The destruction of Ravana. Ravana was a gatekeeper of Vishnu in his previous life. While to human eyes, Rama killed Ravana; in the divine realm, Rama freed Ravana from a great curse. The Lord’s ways are mysterious and always full of benediction. No matter how hard the circumstance may be, in reality the Lord is helping us in some unseen way. He won’t do any wrong.

Symbolic significance. The epic Ramayana is not an ordinary one. Every word and every character in this great poem has a very deep significance. Lord Rama, for example, symbolizes a person on the Nivrithi Marga [inward path]; while the character of the demon, Ravana, symbolizes a person on the Pravritthi Marga [the outward path]. Mother Sita symbolizes Brahma Jnyan [knowledge of the absolute]. Lord Rama’s securing Sita demonstrates how a person on the inward path secures the knowledge of the Lord, while a person on the outward path, Ravana for instance faces death in the end. Ayodhya, the capital of Rama’s kingdom, symbolizes the human heart. Ayodhya is a place free of strife and controversy; in a similar manner, we must attempt to make our heart free of all faults so the Lord can make our heart as His capital.

Rama led a very divine life even though it appeared ordinary. Ramayana gives us all an example of how one must behave in the ordinary world. The relations between the characters teach us a worthy example. Rama’s behavior toward His parents is what children, today, must learn to emulate. Rama’s behavior toward His brothers teaches us how every person should treat kith and kin. Rama’s love toward Sita, and Sita’s love toward Rama, sets the ideal for a husband-wife relationship. Likewise, Rama’s ruling over His kingdom is a worthy example of how we must run our administrative functions. Hanuman, while chanting Rama’s name, leapt across the ocean. What does this teach us? Devotees, suffering from the pangs of samsara, symbolized by the ocean, can easily cross it if merely the name of the Lord is constantly chanted. On crossing the ocean, one comes face to face with Brahma Jnyan (personified by Mother Sita). Hanuman also teaches how a devotee must be ready to fulfill the master’s command.

It may be asked: Did Rama go to the forest under any compulsion or out of his own resolve, or with a sense of dissatisfaction, or merely to comply with his father's pledge? No. Rama set out for the forest with the same sense of serenity and joy with which he looked forward to his coronation. Rama demonstrated the spirit of equanimity. He showed that pain or pleasure, profit or loss, victory or defeat, were the same to him. In human life pleasure and pain, happiness and sorrow alternate all the time. It is not good to welcome pleasure and turn away pain. We must welcome sorrow in the same joyous spirit in which we greet happiness. Happiness has no value unless there is also sorrow. That is why it is said: “Pleasure is not secured by pleasant measure.” Pain is needed to secure pleasure. Rama demonstrated the truth of this concept. Compare Rama’s behavior with our lives. The least fortune sends us “sky high” and the smallest trouble makes us “depressed.” Maintaining equanimity in the face of joy and suffering will unfailingly lead us to bliss and also save us from dangerous diseases.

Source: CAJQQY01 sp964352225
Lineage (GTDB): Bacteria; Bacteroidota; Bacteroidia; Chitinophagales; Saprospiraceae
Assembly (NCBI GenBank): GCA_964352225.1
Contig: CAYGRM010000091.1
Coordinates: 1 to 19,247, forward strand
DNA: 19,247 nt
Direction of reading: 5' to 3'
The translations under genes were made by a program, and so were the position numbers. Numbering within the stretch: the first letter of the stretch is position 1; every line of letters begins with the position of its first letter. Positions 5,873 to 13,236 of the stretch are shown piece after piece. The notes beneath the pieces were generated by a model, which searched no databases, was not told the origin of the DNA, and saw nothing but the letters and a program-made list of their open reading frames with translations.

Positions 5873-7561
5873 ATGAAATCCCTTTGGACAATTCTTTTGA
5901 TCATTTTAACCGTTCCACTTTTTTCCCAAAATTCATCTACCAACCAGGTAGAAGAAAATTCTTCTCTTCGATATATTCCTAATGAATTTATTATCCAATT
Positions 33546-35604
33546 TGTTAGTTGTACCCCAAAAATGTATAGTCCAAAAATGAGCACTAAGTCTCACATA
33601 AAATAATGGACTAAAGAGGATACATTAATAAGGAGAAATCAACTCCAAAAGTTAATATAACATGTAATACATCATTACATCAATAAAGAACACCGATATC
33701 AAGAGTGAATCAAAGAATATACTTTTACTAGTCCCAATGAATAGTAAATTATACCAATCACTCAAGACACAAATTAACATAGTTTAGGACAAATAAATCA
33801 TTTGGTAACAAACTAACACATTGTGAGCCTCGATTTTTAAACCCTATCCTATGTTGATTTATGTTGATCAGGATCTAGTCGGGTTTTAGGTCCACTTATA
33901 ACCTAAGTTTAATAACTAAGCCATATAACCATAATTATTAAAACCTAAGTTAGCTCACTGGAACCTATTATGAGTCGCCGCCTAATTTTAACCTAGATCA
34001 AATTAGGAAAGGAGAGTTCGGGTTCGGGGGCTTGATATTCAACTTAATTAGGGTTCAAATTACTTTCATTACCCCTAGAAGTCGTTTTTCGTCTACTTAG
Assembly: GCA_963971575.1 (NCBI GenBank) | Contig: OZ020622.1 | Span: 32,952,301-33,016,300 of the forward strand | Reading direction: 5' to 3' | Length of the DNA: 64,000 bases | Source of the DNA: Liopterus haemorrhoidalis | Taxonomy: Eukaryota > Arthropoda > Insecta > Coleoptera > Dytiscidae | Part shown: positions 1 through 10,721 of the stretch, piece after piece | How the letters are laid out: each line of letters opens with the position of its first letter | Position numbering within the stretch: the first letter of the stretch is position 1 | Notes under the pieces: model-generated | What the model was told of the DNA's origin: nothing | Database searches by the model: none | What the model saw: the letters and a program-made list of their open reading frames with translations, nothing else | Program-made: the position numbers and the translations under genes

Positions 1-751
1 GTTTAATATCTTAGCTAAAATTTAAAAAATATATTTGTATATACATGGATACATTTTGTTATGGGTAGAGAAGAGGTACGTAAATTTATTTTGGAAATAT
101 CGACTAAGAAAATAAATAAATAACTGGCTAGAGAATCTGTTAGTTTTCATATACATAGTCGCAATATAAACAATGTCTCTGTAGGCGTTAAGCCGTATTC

Contrary to our imagination, it is not difficult to emulate the Lord’s life. We are all attempting to become some chosen idol. Some have a movie actor as an idol, whereas others may have chosen a business tycoon. If we can emulate these mortals, why can’t we emulate the life of one who incarnated to teach us the way of an ideal life?

The ideal devotee. Ramayana has great examples of ideal devotees. Hanuman, the pearl amongst devotees, would at the utterance of one word from his master, be ready to undertake the most difficult of tasks. Bharata, Rama’s brother, was willing to sacrifice his relationship with his own mother and an entire kingdom for the sake of The Lord. Vibhishina abandoned his golden kingdom and his own brother to be with the Lord. Mother Sita abandoned the comforts of her kingdom and set-out to the dangerous forest, only to accompany her Lord. Such are the high ideals found in Ramayana.

On Rama Navami [Lord Rama’s birth day], we are undertaking spiritual discipline, participating in pujas, and partaking of feasts. This is not the purpose of celebrating this great day. The purpose is to learn from Rama’s life and sanctify our lives by following His greatness and manifest the divine principle of Rama within us. 

  1. Discourse, 5 Apr 1998, Ram Navami, Brindavan
  2. Summer Course, Brindavan, May 21, 2002
  3. Discourse, March 11, 1994.